Why it’s important that the copywriting and photographs on your website reflect what you are offering

IMG_20150601_165204210_HDRA week ago today I arrived at a village-inn-cum-hotel where I’d booked a room for the night. I’d been lured by their classy-looking website and especially the photos of the modern boutique-style bedrooms. Yes it’s true that I’d been allocated what their copywriter describes as a ‘value standard room’, but I expected that it would simply be a less elegant or sophisticated version of the website photos. How wrong I was…

Being shown my room was a really weird experience because, downstairs, the bar and restaurant were immaculate, exactly as shown and described in the copywriting on the website. So was the food, sourced locally; they even own their own farm – wow! And I don’t doubt that the bedrooms shown on the website were equally as impressive as their photographs.

The trouble was that the room I was allocated wasn’t.

It was awful. Paint that looked as if it had been applied by a 5-year old, wallpaper peeling off the walls, an ancient window that wouldn’t open and which overlooked a fire-escape, gloomy lighting and a strong smell of sewerage.

I asked to be moved, but the second room was just as bad as the first except the sewerage smell had been replaced by cigarette smoke. The bedside lamp wasn’t working and was falling to bits – and the bathroom suite looked as if it hadn’t been changed since the 1970s. And, like the previous room, there was this all-pervading gloom from low energy lightbulbs; not a bright halogen light in sight.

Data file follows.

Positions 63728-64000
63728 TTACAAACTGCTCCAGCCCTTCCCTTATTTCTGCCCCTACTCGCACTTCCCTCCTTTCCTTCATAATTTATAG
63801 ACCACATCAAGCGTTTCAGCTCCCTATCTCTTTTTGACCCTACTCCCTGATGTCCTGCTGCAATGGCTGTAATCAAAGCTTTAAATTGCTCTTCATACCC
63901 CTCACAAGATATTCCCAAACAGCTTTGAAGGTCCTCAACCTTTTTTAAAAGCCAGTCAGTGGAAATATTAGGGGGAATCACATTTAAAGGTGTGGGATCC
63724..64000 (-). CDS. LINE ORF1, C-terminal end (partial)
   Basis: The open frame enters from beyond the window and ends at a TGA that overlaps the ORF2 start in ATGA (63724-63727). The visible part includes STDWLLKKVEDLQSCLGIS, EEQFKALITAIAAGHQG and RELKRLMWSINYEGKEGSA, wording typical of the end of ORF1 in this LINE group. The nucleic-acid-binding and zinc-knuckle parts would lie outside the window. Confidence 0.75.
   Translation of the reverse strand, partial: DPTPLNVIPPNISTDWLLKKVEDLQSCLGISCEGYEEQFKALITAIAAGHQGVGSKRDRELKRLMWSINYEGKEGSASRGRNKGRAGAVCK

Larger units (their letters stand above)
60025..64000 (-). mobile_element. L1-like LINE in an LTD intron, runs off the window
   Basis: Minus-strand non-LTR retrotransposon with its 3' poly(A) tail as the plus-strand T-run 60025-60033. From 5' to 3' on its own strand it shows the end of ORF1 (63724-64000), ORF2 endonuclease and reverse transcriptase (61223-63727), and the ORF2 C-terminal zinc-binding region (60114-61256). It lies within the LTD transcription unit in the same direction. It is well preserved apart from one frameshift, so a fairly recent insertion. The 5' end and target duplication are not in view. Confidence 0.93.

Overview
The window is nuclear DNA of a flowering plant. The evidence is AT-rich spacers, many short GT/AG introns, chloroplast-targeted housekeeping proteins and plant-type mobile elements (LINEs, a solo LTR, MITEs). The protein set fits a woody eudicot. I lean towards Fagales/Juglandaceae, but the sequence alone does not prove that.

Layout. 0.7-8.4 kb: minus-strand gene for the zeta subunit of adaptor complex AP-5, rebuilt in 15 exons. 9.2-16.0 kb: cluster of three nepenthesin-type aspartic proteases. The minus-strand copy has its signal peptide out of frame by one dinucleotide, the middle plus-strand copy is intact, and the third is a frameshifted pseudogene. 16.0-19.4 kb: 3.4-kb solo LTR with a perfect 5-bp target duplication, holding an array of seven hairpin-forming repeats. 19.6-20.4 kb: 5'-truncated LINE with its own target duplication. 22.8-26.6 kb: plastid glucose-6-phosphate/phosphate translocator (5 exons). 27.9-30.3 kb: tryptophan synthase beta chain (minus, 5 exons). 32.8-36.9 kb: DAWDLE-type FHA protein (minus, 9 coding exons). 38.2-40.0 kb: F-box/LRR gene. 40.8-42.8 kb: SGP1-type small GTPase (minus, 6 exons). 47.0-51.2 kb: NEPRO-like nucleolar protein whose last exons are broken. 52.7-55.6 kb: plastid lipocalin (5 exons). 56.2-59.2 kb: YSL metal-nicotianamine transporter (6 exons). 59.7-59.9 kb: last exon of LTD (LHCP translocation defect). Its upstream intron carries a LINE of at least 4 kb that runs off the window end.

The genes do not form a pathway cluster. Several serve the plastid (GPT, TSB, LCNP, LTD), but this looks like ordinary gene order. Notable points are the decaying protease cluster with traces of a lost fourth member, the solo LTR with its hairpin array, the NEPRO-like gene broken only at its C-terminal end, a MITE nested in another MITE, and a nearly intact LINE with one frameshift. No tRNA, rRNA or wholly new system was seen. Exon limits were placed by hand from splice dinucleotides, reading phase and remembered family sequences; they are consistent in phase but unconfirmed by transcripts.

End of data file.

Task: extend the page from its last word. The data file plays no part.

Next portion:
The third room was just as gloomy as the other two with a similar nondescript outlook through ancient net curtains and an elderly window that wouldn’t open plus a strong smell of toilet freshener. And it was so cold! I was too embarrassed (and polite!) to request a fourth change and so spent a depressing evening within those gloomy four walls.

Judging from the reviews on TripAdvisor I wasn’t the only guest to be surprised at the quality of the rooms. Especially as some customers were paying quite a lot for their accommodation. I’d been ‘lucky’, I’d got a last-minute deal on Laterooms.com.

Really and truly, it’s not good practice to lure guests with snazzy photos and then hand them something massively inferior, even if you do mention that the photographs are of ‘suites’ i.e. not ‘ordinary’ bedrooms.

In my opinion, a hotel website should show photographs of all their rooms so customers know what they are getting i.e. Suite, Superior Room, Standard Room or whatever.

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